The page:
The World Heritage Site Dambulla comes down to us from the 3rd century B.C. It carries the largest cave monastery in Sri Lanka with Buddhist mural paintings and as many as 157 statues of various sizes. This has long been a site where pilgrims worship the Lord Buddha and has been continuously occupied until the present.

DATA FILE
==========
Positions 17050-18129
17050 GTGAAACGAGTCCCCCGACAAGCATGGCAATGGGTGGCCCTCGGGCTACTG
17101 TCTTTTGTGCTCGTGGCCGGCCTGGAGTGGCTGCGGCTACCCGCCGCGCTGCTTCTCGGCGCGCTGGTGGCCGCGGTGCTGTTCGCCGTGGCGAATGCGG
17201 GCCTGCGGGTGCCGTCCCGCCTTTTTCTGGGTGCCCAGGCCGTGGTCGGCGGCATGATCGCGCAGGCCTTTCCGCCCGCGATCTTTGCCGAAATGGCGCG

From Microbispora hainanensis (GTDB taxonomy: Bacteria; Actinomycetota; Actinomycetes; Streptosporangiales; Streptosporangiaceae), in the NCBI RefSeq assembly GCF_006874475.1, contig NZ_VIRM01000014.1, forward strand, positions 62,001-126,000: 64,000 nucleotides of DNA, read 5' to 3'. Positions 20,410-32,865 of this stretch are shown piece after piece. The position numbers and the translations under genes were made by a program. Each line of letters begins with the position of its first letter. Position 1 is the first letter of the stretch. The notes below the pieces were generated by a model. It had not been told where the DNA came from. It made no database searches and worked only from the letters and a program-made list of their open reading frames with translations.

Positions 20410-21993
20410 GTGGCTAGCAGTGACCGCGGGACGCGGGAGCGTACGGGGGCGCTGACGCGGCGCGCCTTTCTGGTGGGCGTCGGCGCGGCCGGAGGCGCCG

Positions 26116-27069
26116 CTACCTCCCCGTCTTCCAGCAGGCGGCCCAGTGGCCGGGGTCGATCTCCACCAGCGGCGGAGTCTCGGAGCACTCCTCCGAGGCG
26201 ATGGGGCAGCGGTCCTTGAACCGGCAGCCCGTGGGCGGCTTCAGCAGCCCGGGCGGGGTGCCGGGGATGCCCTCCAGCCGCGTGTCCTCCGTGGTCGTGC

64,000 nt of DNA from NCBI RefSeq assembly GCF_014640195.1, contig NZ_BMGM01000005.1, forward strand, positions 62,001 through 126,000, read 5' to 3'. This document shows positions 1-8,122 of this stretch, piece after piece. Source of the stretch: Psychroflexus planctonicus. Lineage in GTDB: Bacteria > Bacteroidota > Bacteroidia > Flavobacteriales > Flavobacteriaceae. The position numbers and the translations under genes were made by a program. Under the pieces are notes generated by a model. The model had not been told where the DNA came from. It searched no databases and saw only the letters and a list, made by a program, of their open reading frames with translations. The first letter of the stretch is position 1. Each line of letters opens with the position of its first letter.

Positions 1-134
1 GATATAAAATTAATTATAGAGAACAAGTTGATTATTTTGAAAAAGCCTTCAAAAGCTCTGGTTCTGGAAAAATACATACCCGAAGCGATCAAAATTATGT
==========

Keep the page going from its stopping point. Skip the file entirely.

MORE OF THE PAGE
The rock itself consists of five caves the first one carrying a recumbent image of Lord Buddha in meditation, the statue itself being 47-foot long and inspiring. Other caves carry statues of gods and Buddhas marvellously carved in gold and preserved to this day by ancient kings and 20 th century rulers. There are mural paintings extending to an area of 2,100 square metres. The rock ceilings are painted in brilliant colours and there are intricately detailed images of holy figures. It is an easy climb to Dambulla rock and reaching the top, apart from the ancient statues and paintings in the caves, one can enjoy the vast landscape where the country’s mountain region begins with long stretches of luscious green paddy fields lying at the bottom. Dambulla stands at cross roads to eastern and western dry zones and is the entry point to the hill country from the west